The Associated Press
LVIV, Ukraine —
Young designers, their eyes glued to a TV set showing live scenes of protests from the Ukrainian capital, stayed up late one night to work on a pet project — not a chic gallery opening, but making battle armor for protesters.
Marianna Kvyatkovska and her friends used hunks of plastic drainage pipes to craft shin and elbow pads to protect the demonstrators from police truncheons in Kiev, where anti-government protests have gone on for two months. While largely peaceful, violent clashes with police broke out last week in which at least three protesters died.
Although Kiev is the epicenter of the demonstrations calling for President Viktor Yanukovych to step down, Lviv is a buzzing entrepreneurial engine of support.
This western city 300 miles (480 kilometers) from Kiev, near the border with Poland, is the heartland of Ukrainian nationalism, where an overwhelming majority of the people resent Russia’s former occupation and current strong influence. Support for the pro-Russian Yanukovych is almost non-existent and residents in this city of 730,000 want their future clearly tied to Europe.
“This is a country that is killing the middle class, of which I consider myself a part,” said Andrey Kit, owner of an agricultural business.
Employers in Lviv, known for its thriving small-business community, have tacitly encouraged their employees to take part in the protests. Kvyatkovska, who makes a living as a tapestry restorer in a local museum, said despite working in a government institution, her boss was in favor of her going.
“At work there’s an unspoken agreement — they sign a paper and say ‘Go, go!”’ she said.
Lviv’s tilt toward Europe has long roots. Its quiet cobblestone streets and snow-capped Belle Epoque buildings make it hard to conceive that it was Soviet territory until recently. For centuries, Lviv traded hands between Poland and the Austrian Empire until the Soviet occupation.
Although the economy of western Ukraine is poorer than the Russian-speaking east, home to Ukraine’s major industries, Lviv’s people regard themselves as more cultured than easterners. The city is especially proud of its burgeoning small-business sector, from chic cafes to respected tech companies.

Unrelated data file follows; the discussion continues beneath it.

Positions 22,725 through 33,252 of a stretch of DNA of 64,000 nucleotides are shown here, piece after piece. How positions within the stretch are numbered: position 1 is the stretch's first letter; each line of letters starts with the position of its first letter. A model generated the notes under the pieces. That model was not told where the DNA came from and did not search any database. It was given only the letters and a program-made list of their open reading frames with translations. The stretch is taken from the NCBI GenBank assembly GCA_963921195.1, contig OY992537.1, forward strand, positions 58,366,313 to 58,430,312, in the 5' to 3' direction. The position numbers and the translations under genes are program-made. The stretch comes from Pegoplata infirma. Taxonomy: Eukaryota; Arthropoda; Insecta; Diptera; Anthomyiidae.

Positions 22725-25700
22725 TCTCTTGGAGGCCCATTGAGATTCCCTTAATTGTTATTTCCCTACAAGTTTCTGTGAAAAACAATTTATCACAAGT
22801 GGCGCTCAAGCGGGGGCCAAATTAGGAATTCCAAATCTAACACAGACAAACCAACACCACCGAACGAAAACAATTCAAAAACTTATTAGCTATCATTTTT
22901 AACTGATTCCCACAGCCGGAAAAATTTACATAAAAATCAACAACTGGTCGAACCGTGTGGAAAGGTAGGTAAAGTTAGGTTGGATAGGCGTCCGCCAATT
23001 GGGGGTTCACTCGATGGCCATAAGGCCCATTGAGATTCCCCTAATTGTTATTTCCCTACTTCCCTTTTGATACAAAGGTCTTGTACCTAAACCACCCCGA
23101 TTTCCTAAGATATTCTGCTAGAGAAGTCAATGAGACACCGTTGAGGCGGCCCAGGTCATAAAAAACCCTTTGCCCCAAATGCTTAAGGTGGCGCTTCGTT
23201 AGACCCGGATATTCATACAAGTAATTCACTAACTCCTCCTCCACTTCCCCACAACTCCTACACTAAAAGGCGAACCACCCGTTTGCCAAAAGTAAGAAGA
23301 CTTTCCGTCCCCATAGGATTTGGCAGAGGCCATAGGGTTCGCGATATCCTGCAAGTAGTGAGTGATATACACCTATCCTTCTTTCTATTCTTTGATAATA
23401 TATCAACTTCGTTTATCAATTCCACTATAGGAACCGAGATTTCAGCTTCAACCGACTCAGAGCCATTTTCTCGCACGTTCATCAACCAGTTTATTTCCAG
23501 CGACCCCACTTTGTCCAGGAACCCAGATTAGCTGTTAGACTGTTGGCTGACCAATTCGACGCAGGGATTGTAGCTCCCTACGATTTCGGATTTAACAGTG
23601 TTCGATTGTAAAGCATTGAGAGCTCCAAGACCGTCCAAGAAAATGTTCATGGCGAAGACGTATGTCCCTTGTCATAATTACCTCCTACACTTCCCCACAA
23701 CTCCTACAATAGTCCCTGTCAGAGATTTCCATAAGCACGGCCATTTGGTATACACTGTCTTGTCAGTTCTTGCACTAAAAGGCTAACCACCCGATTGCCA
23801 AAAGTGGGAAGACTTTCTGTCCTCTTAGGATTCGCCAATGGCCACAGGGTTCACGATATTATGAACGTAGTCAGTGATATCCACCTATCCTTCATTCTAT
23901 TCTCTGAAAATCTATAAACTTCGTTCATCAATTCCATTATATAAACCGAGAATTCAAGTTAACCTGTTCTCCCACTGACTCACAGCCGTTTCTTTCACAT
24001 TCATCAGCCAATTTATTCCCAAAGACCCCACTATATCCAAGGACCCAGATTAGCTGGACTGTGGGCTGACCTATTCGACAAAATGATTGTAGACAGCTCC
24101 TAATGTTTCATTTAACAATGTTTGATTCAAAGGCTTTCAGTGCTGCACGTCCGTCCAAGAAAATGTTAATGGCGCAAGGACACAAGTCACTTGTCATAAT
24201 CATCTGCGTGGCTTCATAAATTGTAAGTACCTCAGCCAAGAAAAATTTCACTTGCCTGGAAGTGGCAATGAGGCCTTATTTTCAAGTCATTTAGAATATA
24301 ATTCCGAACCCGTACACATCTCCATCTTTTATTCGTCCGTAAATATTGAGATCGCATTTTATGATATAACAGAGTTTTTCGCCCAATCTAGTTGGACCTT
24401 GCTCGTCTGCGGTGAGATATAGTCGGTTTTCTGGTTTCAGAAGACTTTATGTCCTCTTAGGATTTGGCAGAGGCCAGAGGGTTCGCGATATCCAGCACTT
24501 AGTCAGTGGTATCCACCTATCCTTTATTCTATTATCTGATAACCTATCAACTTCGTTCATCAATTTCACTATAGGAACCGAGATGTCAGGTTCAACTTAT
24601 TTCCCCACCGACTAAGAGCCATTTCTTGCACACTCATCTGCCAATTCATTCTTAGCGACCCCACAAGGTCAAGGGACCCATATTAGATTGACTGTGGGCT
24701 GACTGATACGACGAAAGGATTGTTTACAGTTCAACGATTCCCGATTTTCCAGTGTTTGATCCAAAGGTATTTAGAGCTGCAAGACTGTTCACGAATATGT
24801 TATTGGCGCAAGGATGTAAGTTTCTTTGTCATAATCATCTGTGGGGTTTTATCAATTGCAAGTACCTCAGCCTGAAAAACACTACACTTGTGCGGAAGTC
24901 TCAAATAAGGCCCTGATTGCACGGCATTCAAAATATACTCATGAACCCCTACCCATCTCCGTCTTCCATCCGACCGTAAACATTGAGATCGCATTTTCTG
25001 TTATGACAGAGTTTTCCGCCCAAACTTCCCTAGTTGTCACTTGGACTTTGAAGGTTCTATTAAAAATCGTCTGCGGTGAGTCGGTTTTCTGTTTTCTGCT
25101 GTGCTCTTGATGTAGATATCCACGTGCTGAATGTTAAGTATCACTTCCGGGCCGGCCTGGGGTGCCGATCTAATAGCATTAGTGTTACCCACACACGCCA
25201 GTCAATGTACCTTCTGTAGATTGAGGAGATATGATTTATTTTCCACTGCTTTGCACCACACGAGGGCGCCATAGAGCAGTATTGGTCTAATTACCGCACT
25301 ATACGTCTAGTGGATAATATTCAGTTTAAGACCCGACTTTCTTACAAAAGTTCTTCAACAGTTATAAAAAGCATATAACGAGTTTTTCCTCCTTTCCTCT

“Western Ukraine is avant-garde,” Kvyatkovska said.
Residents of Lviv have been holding demonstrations throughout the crisis that began in November when Yanukovych shelved an agreement to deepen ties with the European Union and signed a bailout deal with Russia instead. This month, hundreds stormed the governor’s office and forced him to sign a resignation letter. Over the weekend, the regional parliament declared a parallel government, a move that has little practical value but considerable emotional resonance.
Yet many believe that Lviv, which has long been a bastion of pro-European sentiment, is less significant than the fight raging in Kiev, where opinions are still divided.
“It’s more important to be there than here, because there’s nothing to fight for here,” said Kit, as he headed to the capital over the weekend. “Kiev is the front line.”
With that view, residents and businesses are making extensive efforts to support the Kiev demonstrations. Employees swap shifts so they can attend the protests, while others sew warm clothes or prepare food for the demonstrators. One of the city’s most popular cafes sent a van to Kiev to provide coffee for protesters braving the fierce winter cold.
People traveling to the capital gather at a cafe downtown that serves as a distribution site for donations and a bus depot for demonstrators.
“Every day the demand for things people can use for defense — helmets, shin pads, elbow pads — is growing,” said organizer Mikhail Senko. “People fear more and more for their safety.”
He said the site sent 537 protesters in buses to Kiev on Saturday and collected hundreds of donations.
Kvyatkovska and her friends handed their homemade shin-and-elbow pads to someone boarding the bus. They had spent the day bending the pipes into the right shape before sewing on recycled felt and adjustable straps to make the gear more comfortable. As a final flourish, Kvyatkovska penned the slogan of the protest movement — “Glory to Ukraine!” — on the bright orange plastic.
She had had taken part in protests before. But as events in the capital turned violent and deadly, she decided she could no longer leave her 9-year-old son in order to take part and figured the defensive armor was a good way to stay involved.
Marta Grybalska, who works at a local IT company, said about 100 employees started a Facebook group to coordinate contributions to the protests. She said the group also functioned as a safety mechanism, so people would know who was in Kiev if anything went wrong. But it also helped people swap shifts and juggle work assignments so they could go to the capital.
“In our kind of work, there’s no need to sit around the office,” she said. “So work must be done on time and it must be done well, but people are needed to fight (in Kiev).”
Senko said he had coordinated with dozens of business owners who have been a backbone of support for the protesters.
“It’s not some kind of PR campaign,” he said. “They just know that they’re the first ones to have something taken from them, whether that’s land or property or their homes.”